In order to better improve their craft, young campus artists will travel far next spring. Most of the drama and publications classes and some yearbook students are already making payments towards a March 11-17 trip to New York City.
The journalism, yearbook classes will attend the Colombia Scholastic Press Association Convention to learn from the finest newspaper editors and writers in the country including the Washington Post, New York Times and Chicago Tribune. Over 5,000 students from around the country are expected to attend workshops and seminars.
The drama class will split off from the group and attend their own acting workshops. They will also present a skit and receive critiques from Broadway actors/director.
Second time travelers expect to obtain a similar learning experience; some have traveled before with adviser Greg Stobbe to the Big Apple. After using the tips from their first trip, they have seen improvement in their work.
“After The Feather won the national Pacemaker award as one of the top three online newspapers in the country,” Stobbe said, “the paper lost most of the staff. We are almost starting from scratch. I thought we really needed to get the new students to New York and expose them to the highest quality editors and reporters in the United States. I am thrilled so many of them want to learn and I know this trip combines a lot of that plus the city is a great environment to learn in.”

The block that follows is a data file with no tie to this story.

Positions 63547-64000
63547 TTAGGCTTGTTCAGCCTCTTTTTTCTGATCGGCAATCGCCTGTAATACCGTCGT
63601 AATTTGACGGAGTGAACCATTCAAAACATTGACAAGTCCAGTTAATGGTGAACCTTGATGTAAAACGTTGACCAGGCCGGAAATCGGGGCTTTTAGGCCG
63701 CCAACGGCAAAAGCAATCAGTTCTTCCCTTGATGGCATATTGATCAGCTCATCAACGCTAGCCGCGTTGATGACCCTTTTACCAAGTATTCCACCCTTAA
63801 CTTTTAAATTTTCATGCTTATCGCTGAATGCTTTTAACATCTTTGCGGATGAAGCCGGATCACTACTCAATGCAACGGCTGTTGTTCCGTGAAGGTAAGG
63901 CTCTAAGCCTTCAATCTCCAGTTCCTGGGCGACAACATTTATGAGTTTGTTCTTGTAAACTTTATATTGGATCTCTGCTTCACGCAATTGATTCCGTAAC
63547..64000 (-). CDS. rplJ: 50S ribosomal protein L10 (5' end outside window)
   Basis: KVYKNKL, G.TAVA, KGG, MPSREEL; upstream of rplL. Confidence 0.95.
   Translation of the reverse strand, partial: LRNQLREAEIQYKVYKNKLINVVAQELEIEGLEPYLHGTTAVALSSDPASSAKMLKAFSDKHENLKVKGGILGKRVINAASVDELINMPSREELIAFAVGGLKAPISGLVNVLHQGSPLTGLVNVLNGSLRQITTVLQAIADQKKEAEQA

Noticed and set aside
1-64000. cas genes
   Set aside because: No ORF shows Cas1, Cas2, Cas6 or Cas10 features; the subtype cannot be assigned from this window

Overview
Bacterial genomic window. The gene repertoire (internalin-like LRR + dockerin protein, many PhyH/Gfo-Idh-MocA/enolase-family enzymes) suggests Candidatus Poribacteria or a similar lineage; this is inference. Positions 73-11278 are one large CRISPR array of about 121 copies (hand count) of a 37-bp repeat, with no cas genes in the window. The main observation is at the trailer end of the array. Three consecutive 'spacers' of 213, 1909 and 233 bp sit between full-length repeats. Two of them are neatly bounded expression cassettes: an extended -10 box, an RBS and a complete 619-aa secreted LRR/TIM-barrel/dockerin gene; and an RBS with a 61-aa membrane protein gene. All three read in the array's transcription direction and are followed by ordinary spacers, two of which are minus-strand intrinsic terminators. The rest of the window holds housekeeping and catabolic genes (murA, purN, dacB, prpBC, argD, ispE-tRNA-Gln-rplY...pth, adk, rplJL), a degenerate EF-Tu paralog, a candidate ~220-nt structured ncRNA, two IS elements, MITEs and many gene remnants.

This will be the fifth time Stobbe has taken students to Columbia University for their annual press association conference.
“I enjoyed the workshops,” Michelle Rose, ’08, said. “There were almost 300 to choose from. They taught me a lot about editing and writing in general. I have definitely improved my abilities since my last trip.”
Returning people who appreciated the conference also look forward to some non-educational activities, as a well deserved break from the entire year of hard work.
“There were a lot of professional people there (Columbia Univ., NYC 2005),” Ben Dang, ’08, said, “And the one person I’ll never forget about is Robert Greenman, a famous writer for the New York Times. But I?m also looking forward to the cheesecake, plays and sites.”
With all the airport complications occurring today many hesitate to fly. Some have concerns about the trip and being vulnerable in an unfamiliar place.
“I’m worried about getting mugged by some homeless people,” Jason Savage, “07, said. “They lurk behind bushes.”
To help lighten the load of the expenses for the trip, students sell chocolate bars for $1 each, and receive a 45% profit. Many students find the job of a vendor more difficult than expected.
“It’s been really hard,” Kayla Dones, ’09, said, “No one wants chocolate anymore. It only costs a dollar, but people are just so cheap.”
Similar to Dones, Andrew Rurik, ’09, also plans on joining the group on their trip to New York.
“I’m looking forward to sites, sounds, and just being in New York,” Rurik, said. ?Broadway is certainly a plus for this trip.”